By 1993, I was back living in Europe and then spent the next decade traveling all over the world for work and for fun. As I trod down cobblestone streets and schlepped luggage up staircases, I would think about Robert. He had loved to travel and wrote articles for the newspaper reminiscing about his adventures around the world as a Navy SEAL. I felt sad that most of the experiences I was having and the amazing places I was seeing were inaccessible to him.

Fast forward to 2010: My husband’s doctor said the words “secondary progressive MS” and Bryan went from a walking stick to a power scooter in less than a year. I had proudly noted 20 years of progress and change here in the US: wheelchair ramps, accessible restrooms and even [albeit bewilderingly] braille signs on drive-thru ATMs!

Friends, I was so naive.

The ADA is great – it’s better than nothing and it’s a start – but it’s vague and there are loopholes and even the ADA office will tell you it’s enforced via legal complaints and lawsuits that are costly to pursue and difficult to substantiate. Also, the ADA tries to cover everyone – so the person with cancer can’t be fired and the person who is deaf will have an accessible phone in their hotel. It’s the motherload – like restaurants that try to make everything and end up being good at nothing.

When I contacted the US Space and Rocket Center about our experience, they were great. I was invited to consult on needed changes and happily obliged. The changes would be inexpensive… How about handicap parking near the handicap entrance? How about unlocking the gate that blocks the handicap entrance? None of it was hard – but it was so weird that I was the consulting party. Hello!?!? My credentials include a college buddy and a husband who use wheelchairs. And that’s my point: Everyone seems to be winging it and you would be amazed how inaccessible most places are.

On the up side, people are so kind. Truly. The ADA is important, but the thing that we most need to make accessible – and cannot legislate – is our hearts. I think we’re headed in the right direction.

Maybe now Elvis can leave the building…

image via

MS Awareness Week!

It’s MS Awareness Week so I thought I’d share an update on Bryan…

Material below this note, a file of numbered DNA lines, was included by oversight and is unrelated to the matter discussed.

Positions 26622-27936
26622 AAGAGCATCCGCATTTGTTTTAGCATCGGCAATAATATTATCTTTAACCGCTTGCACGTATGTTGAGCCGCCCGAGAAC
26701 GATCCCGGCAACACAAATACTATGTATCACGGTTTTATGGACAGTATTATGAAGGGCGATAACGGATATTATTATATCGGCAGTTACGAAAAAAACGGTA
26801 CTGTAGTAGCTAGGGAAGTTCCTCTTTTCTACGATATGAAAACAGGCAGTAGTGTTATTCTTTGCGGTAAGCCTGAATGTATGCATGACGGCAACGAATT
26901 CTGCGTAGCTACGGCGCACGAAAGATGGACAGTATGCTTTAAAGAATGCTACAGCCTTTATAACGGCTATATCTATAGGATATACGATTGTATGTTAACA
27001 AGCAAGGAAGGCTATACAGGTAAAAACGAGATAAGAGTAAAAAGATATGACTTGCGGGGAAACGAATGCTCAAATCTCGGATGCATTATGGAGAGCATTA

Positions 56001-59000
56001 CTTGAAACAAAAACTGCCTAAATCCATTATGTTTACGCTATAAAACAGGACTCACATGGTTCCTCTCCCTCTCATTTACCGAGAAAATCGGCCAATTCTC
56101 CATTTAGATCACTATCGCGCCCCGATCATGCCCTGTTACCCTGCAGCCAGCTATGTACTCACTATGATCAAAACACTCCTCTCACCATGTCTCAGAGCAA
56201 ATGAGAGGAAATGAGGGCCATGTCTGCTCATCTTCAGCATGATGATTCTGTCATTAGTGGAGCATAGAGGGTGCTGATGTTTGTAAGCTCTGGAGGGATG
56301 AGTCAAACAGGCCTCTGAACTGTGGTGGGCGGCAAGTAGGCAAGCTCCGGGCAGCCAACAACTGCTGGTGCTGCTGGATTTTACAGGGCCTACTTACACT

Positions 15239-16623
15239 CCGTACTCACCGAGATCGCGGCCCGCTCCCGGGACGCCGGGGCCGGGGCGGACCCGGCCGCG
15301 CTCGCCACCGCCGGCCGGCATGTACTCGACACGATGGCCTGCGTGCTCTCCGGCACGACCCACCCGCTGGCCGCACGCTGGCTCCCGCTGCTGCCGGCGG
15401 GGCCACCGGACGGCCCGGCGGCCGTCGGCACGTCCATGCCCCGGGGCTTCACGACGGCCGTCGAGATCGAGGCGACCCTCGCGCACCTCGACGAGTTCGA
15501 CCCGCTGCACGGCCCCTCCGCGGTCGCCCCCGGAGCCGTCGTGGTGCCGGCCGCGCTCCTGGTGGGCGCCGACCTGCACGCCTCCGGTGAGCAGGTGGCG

Lots of people have been asking how Bryan has been doing since he began taking Lemtrada, a new treatment for MS, in December. Everyone seems a little unsure of what the Lemtrada is supposed to do, so here are a few quick facts:

What does MS do to you?

Doctors are not entirely sure what MS “is” but the leading theory is it’s an auto-immune disease where your immune system attacks your brain and spinal cord leaving scar tissue that interferes with signals coming/going to your body.

What is Lemtrada?

It’s a chemotherapy that was originally developed for people with leukemia and is now being given to people with MS. It wipes out your immune system which forces your body to rebuild it. The hope is that your immune system will rebuild correctly and stop attacking your brain and spinal cord.

Is Lemtrada a cure?

No. There is no cure for MS – and technically there are no treatments for people with progressive MS like Bryan. The only MS treatments available are intended for people with milder forms of the disease. Lemtrada is intended to slow down or even stop the process of getting worse.

The Man.
(Bryan went shaggy for “No Shave November” and stretched it through December and January!)

What’s it going to do for Bryan?

It will be months or possibly years before we know. Lemtrada works best in people who are young, active and have very little scarring on the brain and spinal cord. Some of those patients have healed! The hope is that it will provide some respite for older and/or more progressive patients like Bryan, too, but no one is sure if it will do anything.

This doesn’t sound all that great.

No one says this to us, but several think it, and we understand! So listen, when there are no treatments and you just go month to month and year to year getting worse – or seeing your loved one getting worse – you get freaking jubilant over the possibility that something might help slow this down. Make sense? It’s the best MS treatment yet. It’s worthy of excitement! 🙂

Tell me some good news.

On Bryan’s last MRI before the treatment, some of his scars had shrunk which seems to indicate that the round of Lemtrada he had off-label at the tail end of the clinical trials is working some magic. Will he feel better, too? Time will tell!

Some life experiences are “growth opportunities” to learn virtues such as patience. This is one of them!!! We want Lemtrada to do something while we wait for stem cell therapies to be developed – that’s the next wave.